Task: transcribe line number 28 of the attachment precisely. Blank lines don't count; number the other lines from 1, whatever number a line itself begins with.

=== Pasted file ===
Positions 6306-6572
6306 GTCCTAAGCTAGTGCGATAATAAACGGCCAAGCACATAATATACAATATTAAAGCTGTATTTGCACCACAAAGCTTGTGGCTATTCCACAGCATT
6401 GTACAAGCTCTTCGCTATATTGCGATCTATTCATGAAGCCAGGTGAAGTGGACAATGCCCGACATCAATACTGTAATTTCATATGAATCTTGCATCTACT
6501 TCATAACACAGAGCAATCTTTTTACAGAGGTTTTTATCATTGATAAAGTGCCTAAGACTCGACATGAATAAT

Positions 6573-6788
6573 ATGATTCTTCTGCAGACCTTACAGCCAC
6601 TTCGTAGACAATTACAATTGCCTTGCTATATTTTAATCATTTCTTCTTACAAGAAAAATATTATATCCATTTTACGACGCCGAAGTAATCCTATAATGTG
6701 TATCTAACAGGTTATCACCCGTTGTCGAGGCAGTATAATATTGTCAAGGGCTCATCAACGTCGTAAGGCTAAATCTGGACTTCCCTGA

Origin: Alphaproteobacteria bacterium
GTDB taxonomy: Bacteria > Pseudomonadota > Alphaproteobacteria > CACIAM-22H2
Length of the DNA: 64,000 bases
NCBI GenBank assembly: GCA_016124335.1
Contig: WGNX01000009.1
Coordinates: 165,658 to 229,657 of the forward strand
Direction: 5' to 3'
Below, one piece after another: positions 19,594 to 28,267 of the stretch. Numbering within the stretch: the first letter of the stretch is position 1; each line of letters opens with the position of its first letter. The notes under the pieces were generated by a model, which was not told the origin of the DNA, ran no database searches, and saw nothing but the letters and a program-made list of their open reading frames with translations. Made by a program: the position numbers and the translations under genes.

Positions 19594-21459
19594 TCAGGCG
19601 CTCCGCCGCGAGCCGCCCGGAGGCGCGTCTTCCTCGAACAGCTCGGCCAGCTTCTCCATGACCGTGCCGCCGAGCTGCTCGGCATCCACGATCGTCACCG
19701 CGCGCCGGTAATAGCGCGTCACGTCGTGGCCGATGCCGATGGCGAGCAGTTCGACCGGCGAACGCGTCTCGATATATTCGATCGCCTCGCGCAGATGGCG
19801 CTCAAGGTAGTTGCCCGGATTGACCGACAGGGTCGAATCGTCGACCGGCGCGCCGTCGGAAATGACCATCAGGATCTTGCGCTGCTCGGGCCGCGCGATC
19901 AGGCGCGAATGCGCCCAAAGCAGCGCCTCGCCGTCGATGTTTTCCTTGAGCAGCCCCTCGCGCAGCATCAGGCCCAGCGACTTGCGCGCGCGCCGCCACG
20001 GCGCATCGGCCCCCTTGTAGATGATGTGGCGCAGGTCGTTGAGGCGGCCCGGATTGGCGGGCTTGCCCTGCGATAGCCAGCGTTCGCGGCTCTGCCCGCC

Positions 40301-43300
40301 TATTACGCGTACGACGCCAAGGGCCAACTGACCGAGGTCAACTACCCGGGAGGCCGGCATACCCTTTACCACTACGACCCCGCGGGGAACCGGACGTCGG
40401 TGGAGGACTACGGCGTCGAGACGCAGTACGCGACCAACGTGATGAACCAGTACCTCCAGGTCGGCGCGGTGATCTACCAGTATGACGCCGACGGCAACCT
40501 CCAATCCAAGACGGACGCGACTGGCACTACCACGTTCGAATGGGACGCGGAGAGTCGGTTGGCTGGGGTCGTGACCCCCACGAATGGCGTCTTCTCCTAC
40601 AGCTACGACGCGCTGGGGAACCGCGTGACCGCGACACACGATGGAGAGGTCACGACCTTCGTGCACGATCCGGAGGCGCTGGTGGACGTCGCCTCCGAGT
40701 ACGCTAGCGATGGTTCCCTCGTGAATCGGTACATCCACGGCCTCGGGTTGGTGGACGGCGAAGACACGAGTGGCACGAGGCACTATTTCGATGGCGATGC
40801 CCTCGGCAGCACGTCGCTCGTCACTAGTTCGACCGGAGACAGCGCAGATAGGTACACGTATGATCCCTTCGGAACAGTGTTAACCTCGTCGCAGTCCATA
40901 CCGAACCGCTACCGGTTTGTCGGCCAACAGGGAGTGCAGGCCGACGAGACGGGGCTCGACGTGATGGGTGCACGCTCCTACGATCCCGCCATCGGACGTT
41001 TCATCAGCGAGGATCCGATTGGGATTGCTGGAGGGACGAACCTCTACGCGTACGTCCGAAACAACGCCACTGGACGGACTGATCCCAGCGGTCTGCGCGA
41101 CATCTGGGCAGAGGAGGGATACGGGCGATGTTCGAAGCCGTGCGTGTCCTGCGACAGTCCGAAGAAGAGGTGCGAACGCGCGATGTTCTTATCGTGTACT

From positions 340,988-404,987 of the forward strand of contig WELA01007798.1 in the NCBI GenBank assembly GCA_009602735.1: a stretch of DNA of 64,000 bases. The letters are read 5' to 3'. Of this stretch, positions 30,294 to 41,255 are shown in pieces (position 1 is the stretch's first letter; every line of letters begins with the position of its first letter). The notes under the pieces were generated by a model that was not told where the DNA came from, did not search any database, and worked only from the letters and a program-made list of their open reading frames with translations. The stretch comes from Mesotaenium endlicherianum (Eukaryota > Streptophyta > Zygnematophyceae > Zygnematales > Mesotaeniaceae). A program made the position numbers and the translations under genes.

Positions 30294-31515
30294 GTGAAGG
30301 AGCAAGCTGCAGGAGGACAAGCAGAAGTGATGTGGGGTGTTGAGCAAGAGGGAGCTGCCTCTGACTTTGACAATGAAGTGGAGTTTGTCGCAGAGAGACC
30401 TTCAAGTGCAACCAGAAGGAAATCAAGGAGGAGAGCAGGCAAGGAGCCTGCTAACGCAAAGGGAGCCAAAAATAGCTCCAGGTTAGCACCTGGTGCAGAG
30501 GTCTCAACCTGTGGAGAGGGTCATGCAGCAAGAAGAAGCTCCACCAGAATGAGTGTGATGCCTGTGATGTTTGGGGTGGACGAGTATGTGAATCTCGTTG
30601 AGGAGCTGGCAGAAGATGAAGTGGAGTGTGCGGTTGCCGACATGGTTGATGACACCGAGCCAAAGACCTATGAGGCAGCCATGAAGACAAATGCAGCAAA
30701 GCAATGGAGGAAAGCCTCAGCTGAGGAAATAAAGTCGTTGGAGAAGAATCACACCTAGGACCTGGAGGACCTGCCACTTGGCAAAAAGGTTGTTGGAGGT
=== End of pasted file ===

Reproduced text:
40601 AGCTACGACGCGCTGGGGAACCGCGTGACCGCGACACACGATGGAGAGGTCACGACCTTCGTGCACGATCCGGAGGCGCTGGTGGACGTCGCCTCCGAGT